Sunday, 12 May 2013

Syrian Conflict: Samarkeolog Examines the Trade in Looted Antquities

Samarkeolog (Conflict Antiquities) has an interesting text on: 'Syria/Lebanon: Syrian-Lebanese antiquities-for-arms trade' (May 12th 2013). 
In the past week, two investigations have explored the Syrian antiquities market in Lebanon. One has found material evidence that armed groups are managing to fund their fighting through looting, smuggling and selling antiquities; the other has gathered further testimony from illicit antiquities traders that (at least some of) the armed groups who are selling or bartering antiquities for guns are the Free Syrian Army (FSA). First Hala Jaber (@HalaJaber) and George Arbuthnott (@Arbuthnott) reported that Syrians loot Roman treasures to buy guns in the Sunday Times, then Fernande van Tets (@fernandevtets) discussed the Art of Civil War in Foreign Policy; both investigations explored the Syrian antiquities market in Lebanon. Most significantly, Jaber and Arbuthnott’s material evidence has corroborated fighters’, looters’, smugglers’ and dealers’ testimony that regime and/or rebel armed groups’ looted cultural property has made it across the border and onto the illicit antiquities market; the trade in illicit Syrian antiquities is funding the Syrian conflict. And van Tets’ participant testimony affirms that the Free Syrian Army (FSA) are funding their struggle for the future of their country by plundering the remains of its past.
In the first part of the article, attention is directed to who blames who, which perhaps in a "various men with guns" scenario is less than helpful (and anyway, it's the collectors who indiscriminately buy the looted artefacts that are to blame isn't it?). There is a mention of the attempts to place part of the blame on foreign governments: "Without providing any evidence, the Assad regime’s Syrian National Commission for UNESCO and its astroturf activists have alleged that the Turkish government ‘is involved in illicit trafficking in Syria’s antiquities....".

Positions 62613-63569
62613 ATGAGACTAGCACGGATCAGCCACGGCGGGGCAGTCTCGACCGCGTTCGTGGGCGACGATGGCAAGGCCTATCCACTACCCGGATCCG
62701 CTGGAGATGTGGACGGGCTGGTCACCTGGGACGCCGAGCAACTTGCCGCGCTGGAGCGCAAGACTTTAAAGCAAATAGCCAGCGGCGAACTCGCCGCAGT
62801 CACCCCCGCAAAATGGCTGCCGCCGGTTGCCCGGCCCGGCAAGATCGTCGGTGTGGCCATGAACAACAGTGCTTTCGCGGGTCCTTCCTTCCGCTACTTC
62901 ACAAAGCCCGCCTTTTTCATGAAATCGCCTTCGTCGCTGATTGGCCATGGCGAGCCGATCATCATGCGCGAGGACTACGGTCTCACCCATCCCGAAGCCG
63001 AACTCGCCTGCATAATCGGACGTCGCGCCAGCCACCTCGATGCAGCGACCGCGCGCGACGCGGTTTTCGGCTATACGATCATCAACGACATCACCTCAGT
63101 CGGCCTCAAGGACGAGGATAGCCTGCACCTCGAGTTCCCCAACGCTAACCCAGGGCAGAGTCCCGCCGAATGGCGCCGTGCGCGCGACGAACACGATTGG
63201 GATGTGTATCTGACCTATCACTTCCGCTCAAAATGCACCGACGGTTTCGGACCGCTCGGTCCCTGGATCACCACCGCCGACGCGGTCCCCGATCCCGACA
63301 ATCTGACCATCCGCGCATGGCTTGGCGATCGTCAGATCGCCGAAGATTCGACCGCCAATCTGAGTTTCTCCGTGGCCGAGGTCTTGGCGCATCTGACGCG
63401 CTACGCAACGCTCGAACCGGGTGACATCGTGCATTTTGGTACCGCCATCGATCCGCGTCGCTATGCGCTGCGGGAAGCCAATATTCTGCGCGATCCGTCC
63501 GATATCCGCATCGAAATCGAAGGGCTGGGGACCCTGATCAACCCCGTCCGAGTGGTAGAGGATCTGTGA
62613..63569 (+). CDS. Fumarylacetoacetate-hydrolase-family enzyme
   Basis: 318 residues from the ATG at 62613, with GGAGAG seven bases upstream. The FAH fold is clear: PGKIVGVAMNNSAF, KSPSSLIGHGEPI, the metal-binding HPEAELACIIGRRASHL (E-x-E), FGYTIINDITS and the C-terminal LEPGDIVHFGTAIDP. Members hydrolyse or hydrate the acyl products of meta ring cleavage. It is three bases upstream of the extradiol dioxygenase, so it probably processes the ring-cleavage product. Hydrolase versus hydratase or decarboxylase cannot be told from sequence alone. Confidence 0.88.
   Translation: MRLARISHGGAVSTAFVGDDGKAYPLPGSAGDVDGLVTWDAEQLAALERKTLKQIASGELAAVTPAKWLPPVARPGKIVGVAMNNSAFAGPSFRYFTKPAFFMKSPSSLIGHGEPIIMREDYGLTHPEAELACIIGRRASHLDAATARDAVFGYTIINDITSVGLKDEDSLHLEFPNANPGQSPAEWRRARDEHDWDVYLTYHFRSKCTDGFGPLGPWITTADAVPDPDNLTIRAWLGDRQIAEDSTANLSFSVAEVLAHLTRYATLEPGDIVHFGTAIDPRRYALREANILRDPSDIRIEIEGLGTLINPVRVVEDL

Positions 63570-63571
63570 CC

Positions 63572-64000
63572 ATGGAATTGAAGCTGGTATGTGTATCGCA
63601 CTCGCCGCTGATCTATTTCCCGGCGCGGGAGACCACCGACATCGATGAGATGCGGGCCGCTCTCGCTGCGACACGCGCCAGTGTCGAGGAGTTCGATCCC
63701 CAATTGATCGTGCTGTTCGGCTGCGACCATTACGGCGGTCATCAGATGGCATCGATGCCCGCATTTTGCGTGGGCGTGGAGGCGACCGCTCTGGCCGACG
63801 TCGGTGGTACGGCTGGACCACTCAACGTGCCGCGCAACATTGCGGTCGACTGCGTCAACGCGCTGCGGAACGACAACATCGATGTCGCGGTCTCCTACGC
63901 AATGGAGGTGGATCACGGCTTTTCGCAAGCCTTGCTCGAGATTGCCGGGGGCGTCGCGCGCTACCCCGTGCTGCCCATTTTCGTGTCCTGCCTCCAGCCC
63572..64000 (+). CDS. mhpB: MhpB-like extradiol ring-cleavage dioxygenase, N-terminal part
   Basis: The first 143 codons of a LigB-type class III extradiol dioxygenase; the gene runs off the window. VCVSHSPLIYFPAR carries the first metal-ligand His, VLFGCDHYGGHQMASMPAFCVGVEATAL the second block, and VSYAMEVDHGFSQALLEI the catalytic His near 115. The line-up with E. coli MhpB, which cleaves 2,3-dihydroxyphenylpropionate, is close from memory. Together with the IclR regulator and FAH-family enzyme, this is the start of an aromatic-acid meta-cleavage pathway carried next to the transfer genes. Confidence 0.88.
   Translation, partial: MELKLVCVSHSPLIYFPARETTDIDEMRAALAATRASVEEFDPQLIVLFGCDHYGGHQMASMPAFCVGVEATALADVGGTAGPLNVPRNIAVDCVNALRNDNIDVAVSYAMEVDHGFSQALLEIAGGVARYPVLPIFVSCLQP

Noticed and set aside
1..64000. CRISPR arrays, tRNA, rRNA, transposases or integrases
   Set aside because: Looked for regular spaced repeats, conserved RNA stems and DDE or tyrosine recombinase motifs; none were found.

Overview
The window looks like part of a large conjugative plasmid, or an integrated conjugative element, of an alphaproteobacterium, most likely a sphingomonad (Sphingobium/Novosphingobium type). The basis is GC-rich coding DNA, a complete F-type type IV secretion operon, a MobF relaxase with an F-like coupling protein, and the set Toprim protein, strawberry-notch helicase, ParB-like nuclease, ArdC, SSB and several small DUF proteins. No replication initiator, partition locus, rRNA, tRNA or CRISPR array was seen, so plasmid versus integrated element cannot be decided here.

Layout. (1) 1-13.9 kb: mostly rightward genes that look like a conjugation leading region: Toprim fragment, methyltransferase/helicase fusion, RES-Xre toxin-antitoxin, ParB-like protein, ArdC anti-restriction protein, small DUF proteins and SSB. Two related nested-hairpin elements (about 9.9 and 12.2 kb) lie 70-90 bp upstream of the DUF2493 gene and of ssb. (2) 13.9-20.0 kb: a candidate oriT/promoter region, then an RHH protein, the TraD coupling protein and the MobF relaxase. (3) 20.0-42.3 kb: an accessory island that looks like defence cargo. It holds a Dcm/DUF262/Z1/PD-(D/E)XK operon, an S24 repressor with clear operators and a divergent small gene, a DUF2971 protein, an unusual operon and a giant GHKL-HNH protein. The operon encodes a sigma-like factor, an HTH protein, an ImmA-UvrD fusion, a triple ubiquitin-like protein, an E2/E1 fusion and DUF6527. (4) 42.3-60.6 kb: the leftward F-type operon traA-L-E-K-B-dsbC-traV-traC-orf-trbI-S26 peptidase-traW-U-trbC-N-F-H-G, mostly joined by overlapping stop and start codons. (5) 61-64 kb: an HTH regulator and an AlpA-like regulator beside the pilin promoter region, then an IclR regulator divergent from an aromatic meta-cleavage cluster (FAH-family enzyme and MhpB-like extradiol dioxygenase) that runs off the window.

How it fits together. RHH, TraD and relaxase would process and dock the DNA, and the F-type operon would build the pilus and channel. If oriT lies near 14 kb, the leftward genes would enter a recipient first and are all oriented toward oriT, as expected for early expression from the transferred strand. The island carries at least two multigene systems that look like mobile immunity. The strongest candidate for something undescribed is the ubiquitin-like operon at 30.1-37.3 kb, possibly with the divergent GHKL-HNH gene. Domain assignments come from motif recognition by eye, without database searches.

The Syrian state antiquities director, Maamoun Abdel-Karim, presents no evidence for the allegation that ‘armed archeological mafia gangs…. from Lebanon, Turkey, and Iraq’ conduct ‘most of the looting’. And Farchakh-Bajjaly rightly observes that ‘a lot of the smaller artifacts’ are products of subsistence digging: ‘If you are a starving farmer and you know there are objects in the site next door, you will go dig it up if you get hungry enough.’ Nonetheless, it is plausible that mafias and parastate elements within Lebanon, Iraq and/or Turkey are involved (to some extent). Such antiquities gangs do operate in Lebanon, Iraq and elsewhere; ‘they have networks and contacts in place and know which doors to knock on when the opportunity arises’. The Turkish ‘deep state’, for example, has a massive (heroin-and-)antiquities trafficking network through which Syrian antiquities could be smuggled and sold immediately and easily. But the Turkish state is locked in battle with the political-criminal-paramilitary network that constitutes the (ultranationalist and anti-democratic) deep state; the deep state has infiltrated the country’s institutions, but the state cannot be held responsible for the terrorist network’s activities.
The second part of Samarkeolog's text contains an interesting discussion of the financial factors involved in the trade, who along the chain is making the most profits and why:
[low prices] at the beginning of the chain (from looters, to smugglers, to unashamedly illicit dealers, through chain-laundering until the antiquities appear clean, to apparently licit dealers and auction houses, to private collectors and cultural institutions primarily in Israel, the United Kingdom, the United States and the Gulf states), wherein there is a spike in antiquities’ value once they appear licit.
[The dealers who sell this stuff indiscriminately will of course protest that there is no 'appear" in it, the goods they sell "are" licit, because "they cannot touch you for it"].  They, I think, have their own ideas of what is "licit", and they differ from those of most of the rest of us (unless you are a collector).

The whole article is well worth a read.

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